BTW, SK Telecom and LG Uplus announced their launches today too, so there was apparently a race on to be the first in the world, although the Korean launches seem to feature HD voice with a wideband Vocoder.

Gold/silver/bronze finish for US and S.Korea…

 

The full Press Release is at the bottom…

 Now full disclosure here: I have been involved with MetroPCS’s (again should we go to MetroLTE?) LTE involvement from the time it was a what if scenario. OK, fast forward…so I’m reading Bloomberg, Reuters etc… and they are going on about the good results from MetroPCS. Let’s review. Reuters specifically says: 

At the end of the second quarter, the company said, about 8 percent of its subscribers were using its so-called fourth generation high-speed service, which is based on a technology known as Long Term Evolution.

The company’s service revenue rose 4 percent to $1.16 billion for the quarter. Quarterly average revenue per user was $40.62, up 13 cents from a year earlier.

MetroPCS posted a net subscriber loss of 186,000 in the second quarter. Analysts had been expecting its subscriber numbers to fall by 94,000 to 174,000, according to four analysts contacted by Reuters.

The company said it expects to boost subscriber growth with 4G LTE For All, a line of affordable 4G LTE smartphones it plans to launch in the second half of 2012.

“During the fourth quarter, we expect our 4G LTE For All initiative to lead to a return to subscriber growth,” Chief Executive Roger Linquist said in a statement.

Churn — or customer defection rate — fell by half a percentage point to 3.4 percent for the quarter.

So the key points that stuck out to me are:

  • Metro is shedding their prepaid voice subscribers but gaining sticky LTE subscribers. 
  • Metro expects to grow subscribers- LTE subscribers
  • OPEX doesn’t seem to be out of control with prepaid all you can eat LTE data users.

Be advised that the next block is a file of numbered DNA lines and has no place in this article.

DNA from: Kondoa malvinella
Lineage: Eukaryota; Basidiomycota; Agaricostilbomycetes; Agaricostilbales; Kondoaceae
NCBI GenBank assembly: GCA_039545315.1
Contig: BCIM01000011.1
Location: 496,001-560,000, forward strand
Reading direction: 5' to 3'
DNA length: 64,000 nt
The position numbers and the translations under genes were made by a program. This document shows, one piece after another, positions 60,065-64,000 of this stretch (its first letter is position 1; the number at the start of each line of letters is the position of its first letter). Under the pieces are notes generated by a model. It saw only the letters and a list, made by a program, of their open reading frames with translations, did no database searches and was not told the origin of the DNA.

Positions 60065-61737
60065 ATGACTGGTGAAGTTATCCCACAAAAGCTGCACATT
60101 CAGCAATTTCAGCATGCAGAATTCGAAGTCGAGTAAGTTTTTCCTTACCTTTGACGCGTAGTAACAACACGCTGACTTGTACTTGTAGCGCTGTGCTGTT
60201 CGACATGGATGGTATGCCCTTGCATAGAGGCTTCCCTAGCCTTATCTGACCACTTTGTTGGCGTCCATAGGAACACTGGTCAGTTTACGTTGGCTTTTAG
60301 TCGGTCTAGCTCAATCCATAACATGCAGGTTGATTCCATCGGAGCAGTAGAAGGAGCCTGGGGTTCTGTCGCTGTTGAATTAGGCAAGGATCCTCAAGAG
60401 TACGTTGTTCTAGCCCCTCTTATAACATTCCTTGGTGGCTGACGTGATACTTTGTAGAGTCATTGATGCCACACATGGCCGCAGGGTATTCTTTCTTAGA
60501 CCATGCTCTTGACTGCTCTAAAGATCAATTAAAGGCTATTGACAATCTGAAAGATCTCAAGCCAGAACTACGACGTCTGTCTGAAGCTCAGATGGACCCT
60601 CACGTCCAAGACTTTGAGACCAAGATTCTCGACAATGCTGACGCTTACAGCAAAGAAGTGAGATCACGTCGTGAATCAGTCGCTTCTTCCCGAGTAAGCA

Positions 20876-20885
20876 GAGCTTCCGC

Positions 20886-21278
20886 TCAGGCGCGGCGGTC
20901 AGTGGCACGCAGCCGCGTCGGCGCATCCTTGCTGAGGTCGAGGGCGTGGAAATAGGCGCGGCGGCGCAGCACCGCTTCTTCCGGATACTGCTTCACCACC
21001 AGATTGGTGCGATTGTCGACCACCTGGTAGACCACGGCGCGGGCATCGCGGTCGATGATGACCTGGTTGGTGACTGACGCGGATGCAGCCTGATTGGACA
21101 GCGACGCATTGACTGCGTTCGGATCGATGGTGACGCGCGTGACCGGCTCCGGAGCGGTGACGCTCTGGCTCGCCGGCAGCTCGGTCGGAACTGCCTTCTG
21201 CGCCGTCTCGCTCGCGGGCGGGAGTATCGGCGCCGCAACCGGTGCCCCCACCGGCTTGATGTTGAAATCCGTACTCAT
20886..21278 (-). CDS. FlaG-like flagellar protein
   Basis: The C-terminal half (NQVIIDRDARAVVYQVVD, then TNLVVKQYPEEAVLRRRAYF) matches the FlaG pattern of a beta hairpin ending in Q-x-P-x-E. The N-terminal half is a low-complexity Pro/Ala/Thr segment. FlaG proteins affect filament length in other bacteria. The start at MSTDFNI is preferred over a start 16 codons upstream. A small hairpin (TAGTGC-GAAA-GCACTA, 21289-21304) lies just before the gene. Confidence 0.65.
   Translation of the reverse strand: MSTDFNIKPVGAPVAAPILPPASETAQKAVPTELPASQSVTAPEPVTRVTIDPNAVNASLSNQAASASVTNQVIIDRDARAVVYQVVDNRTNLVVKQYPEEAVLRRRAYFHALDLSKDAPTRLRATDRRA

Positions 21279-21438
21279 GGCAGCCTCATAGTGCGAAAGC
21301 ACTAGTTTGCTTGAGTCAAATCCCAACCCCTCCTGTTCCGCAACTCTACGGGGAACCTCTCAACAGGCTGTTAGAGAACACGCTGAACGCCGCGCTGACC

• They are planning to refarm their CDMA spectrum using VoLTE and presumably an all LTE device line up.
  • Churn is down so customers seem to be happy
MetroPCS deployed LTE on their existing AWS and PCS spectrum. Many said they couldn’t be successful on such limited spectrum. Metro even made tough choices with their towers and antennae to deploy but not break the bank. That took some courage. Also worth noting, they are completely prepaid so customers are buying these smartphones outright. LTE smartphones to boot.
So the big (public) bets placed by Metro’s exec team like skipping EVDO and heading for LTE with their prepaid customer model intact seems to be working for them. This is a good thing for MPCS shareholders but a really good thing for consumers (with an interest in wireless services) in general. It must have been a moment to sit in their conference room and get the news that the bets are paying off. So obviously they have their work cut out for them, they need more LTE devices from more OEMs, they need more spectrum to both improve performance and meet the demand from their growing customer base, and to do that they will either need to buy more spectrum or deploy VoLTE (with the associated IMS integration, UE clients etc…) to help them refarm the existing CDMA spectrum. That’s a lot to get done!
Go MetroPCS!
Links: reuters.com, prnewswire.com


MetroPCS Launches World’s First Commercially Available Voice Over LTE Service and VoLTE-Capable 4G LTE Smartphone (via PR Newswire)

DALLAS, Aug. 7, 2012 /PRNewswire/ — MetroPCS Communications, Inc. (NYSE: PCS) today reached another innovation milestone by announcing the world’s first commercial launch of Voice over LTE (VoLTE) services, availability of the world’s first VoLTE-capable handsets and the first sale of a VoLTE-capable…

Read Full Article →

I admit, I love the chutzpah of Verizon at times. They are offering, for the FCC’s benefit, to sell their Lower 700MHz A/B spectrum in exchange for having their purchase of AWS (2100MHz TX) spectrum from the cable companies (SpectrumCo) approved. They own 24 A block and 54 B block licenses that they purchased at auction for around $4B.These are 6MHz TX and RX (FDD) pairs so with one you could deploy up to 5MHz and with 2 up to 10MHz LTE channels.